Long Reads

Is nuclear fusion really the answer to our clean energy prayers?

There’s a new fusion kid on the block. His name is Nick Hawker and he carries a very big gun – 22m long. It fires a projectile at around 7km/s and aims to hit a bullseye only two atoms wide.

Fusion, of course, is nothing new. The sun has been at it for the last few billion years and is still going strong, producing vast amounts of energy – enough to keep us warm and well-lit in dark, chilly interstellar space – by smashing atoms together and converting hydrogen into helium (a process first proposed by Arthur Eddington and finally figured out by Hans Bethe).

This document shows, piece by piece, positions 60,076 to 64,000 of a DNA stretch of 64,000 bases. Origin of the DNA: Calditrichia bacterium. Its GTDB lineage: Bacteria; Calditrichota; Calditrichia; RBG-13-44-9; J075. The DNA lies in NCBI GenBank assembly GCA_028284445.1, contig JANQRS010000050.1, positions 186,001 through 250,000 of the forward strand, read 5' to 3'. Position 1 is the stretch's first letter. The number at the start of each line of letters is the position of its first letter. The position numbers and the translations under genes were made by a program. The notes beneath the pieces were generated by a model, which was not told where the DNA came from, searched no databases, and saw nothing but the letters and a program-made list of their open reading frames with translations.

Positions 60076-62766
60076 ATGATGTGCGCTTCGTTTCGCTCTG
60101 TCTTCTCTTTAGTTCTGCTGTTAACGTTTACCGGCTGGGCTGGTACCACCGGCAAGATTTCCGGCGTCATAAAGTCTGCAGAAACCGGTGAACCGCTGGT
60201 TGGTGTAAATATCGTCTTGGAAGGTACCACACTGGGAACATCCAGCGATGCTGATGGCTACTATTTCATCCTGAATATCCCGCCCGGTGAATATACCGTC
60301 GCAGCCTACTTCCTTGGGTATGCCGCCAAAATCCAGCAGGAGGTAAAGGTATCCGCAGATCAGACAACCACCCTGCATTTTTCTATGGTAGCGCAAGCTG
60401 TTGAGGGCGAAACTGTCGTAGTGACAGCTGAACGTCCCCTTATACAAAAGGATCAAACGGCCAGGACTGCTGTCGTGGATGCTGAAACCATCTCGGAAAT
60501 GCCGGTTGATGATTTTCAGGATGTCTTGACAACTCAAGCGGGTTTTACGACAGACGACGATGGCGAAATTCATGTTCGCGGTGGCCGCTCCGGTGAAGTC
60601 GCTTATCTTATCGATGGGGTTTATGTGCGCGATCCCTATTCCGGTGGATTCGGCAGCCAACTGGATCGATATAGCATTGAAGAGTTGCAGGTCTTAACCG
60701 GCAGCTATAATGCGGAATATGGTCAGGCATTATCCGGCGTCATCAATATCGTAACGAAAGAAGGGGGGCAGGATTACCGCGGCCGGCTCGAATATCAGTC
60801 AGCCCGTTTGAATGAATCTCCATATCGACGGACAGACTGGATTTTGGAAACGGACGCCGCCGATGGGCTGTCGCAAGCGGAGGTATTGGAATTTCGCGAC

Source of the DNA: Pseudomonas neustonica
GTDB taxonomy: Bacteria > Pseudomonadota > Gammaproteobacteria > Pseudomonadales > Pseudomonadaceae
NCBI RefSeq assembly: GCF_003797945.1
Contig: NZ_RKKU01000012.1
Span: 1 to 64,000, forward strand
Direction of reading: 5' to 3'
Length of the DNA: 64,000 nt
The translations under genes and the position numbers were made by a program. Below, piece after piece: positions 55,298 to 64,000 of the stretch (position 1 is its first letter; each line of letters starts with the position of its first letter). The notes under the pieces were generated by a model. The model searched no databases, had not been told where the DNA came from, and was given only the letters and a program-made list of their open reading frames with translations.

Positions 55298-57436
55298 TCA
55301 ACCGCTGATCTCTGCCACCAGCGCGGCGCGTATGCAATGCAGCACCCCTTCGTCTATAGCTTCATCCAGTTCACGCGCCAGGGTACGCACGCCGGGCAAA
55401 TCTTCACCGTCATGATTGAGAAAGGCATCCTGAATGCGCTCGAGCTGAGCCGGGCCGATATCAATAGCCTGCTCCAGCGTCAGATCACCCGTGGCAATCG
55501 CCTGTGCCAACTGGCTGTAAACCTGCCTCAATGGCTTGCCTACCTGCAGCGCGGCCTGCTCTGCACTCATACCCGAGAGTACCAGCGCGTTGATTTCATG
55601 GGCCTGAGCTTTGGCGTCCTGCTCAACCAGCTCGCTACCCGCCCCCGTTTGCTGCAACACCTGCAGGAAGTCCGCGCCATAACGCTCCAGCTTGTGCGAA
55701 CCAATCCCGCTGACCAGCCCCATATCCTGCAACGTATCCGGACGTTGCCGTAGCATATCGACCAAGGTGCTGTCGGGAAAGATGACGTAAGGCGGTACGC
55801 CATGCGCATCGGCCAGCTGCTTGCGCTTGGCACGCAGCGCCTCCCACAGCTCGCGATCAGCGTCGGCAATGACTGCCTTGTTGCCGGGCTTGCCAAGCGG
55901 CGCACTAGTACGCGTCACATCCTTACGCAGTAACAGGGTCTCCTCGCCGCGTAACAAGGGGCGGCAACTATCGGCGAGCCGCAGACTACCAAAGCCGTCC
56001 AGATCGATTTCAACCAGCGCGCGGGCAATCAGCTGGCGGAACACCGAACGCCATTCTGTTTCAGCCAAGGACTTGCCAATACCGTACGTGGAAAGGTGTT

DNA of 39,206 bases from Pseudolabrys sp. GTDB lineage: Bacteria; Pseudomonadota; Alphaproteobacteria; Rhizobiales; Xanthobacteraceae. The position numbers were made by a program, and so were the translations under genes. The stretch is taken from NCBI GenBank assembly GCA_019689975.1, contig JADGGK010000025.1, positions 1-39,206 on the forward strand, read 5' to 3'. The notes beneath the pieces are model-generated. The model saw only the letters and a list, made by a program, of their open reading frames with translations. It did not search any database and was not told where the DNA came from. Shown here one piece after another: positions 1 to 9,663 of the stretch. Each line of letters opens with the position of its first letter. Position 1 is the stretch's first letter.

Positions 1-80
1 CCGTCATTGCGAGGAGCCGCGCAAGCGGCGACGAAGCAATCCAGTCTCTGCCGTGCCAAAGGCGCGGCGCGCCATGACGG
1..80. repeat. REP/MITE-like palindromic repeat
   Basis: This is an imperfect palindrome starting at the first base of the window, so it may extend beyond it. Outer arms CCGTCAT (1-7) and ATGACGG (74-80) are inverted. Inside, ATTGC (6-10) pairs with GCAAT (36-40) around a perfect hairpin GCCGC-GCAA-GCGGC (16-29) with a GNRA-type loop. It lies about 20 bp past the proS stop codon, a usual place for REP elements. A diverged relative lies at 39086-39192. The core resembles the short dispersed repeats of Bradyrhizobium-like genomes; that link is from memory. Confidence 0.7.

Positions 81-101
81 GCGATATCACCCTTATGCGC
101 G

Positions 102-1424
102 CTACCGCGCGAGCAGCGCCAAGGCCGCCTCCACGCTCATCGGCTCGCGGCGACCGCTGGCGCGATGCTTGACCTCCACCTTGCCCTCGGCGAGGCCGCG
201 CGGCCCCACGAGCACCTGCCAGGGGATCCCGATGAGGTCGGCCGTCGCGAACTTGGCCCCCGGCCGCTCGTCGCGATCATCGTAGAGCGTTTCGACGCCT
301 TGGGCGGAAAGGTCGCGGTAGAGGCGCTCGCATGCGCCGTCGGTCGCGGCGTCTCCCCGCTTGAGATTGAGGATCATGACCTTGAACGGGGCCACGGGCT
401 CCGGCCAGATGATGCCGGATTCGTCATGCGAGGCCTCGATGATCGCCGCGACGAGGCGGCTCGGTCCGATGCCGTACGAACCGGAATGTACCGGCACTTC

It’s nuclear power, but not as we know it. Energy produced by fission – splitting atoms apart – is a quintessentially 20th-century invention. The disasters of Chernobyl and Fukushima – and the partial meltdown of Three Mile Island – remind us that this form of power comes out of the same school as the atom bomb dropped on Hiroshima and Nagasaki. The process at the core of both is the same: a chain reaction. Involving, the exact same material: uranium 235.


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